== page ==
Breast cancer 'could be treated with diabetic drug'

Breast cancer treatment could soon include a drug which is normally part of diabetic medication.

Researchers at Seoul National University have found that metformin can help reduce the risk of breast cancer by preventing some carcinogens from initiating the growth of tumour cells.

The doctors believe this finding is especially relevant as sufferers of type 2 diabetes often have a higher chance of developing several forms of the disease, such as breast, liver and pancreatic cancer.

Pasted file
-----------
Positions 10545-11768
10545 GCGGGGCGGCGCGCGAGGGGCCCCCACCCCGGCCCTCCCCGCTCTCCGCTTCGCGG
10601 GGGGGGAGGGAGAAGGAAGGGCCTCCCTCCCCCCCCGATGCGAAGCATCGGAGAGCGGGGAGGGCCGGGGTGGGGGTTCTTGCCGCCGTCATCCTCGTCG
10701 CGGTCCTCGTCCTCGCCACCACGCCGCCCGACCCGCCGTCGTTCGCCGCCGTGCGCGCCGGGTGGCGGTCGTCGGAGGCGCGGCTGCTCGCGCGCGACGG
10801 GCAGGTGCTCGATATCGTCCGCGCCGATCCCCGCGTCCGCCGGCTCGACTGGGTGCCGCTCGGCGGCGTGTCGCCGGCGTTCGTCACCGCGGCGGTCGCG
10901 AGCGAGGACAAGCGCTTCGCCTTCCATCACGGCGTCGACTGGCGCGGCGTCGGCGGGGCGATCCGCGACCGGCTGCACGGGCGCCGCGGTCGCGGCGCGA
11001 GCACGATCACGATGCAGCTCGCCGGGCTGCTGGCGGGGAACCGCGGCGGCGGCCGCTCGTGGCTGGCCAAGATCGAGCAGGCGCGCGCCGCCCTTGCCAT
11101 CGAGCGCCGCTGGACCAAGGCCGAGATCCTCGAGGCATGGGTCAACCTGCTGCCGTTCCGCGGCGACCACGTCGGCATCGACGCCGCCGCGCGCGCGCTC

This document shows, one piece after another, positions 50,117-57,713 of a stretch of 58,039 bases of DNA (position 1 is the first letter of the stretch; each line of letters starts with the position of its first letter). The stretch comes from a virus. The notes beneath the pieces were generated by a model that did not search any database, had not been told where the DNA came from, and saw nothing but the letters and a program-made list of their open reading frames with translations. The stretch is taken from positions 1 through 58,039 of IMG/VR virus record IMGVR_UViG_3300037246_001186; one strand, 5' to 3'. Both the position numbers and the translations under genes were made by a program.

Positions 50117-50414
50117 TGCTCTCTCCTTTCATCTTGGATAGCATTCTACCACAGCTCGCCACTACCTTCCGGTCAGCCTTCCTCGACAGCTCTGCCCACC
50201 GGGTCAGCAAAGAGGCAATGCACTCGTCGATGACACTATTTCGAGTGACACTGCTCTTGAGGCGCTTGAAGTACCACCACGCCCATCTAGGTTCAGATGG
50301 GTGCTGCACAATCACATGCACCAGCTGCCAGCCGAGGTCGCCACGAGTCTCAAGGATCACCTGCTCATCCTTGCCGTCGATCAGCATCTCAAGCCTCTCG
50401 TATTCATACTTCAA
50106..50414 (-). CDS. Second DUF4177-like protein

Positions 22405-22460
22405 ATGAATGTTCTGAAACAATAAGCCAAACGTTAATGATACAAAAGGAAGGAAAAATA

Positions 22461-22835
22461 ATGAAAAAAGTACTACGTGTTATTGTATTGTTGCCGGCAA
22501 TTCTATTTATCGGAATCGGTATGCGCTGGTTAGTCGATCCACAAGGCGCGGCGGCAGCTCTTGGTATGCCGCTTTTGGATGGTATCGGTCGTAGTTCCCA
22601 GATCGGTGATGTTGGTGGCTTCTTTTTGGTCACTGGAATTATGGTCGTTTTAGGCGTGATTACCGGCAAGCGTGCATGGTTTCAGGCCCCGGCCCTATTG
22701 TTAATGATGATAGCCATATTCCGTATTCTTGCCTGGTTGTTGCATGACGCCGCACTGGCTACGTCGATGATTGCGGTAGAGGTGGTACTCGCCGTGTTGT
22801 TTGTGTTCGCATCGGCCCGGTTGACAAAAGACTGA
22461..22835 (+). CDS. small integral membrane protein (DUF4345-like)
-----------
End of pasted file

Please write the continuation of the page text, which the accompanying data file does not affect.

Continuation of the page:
Professor James Trosko said that although more work needed to be done, metformin appears to prevent oestrogen and man-made chemicals from turning stem cells cancerous.

"This study reveals the need to determine if the drug might be used as a preventive drug and for individuals who have no indication of any existing cancers," he added.

According to Cancer Research UK, breast cancer is the most common form of the disease in the UK and 12,116 deaths were attributed to the illness in 2008.


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Breast cancer 'could be treated with diabetic drug'
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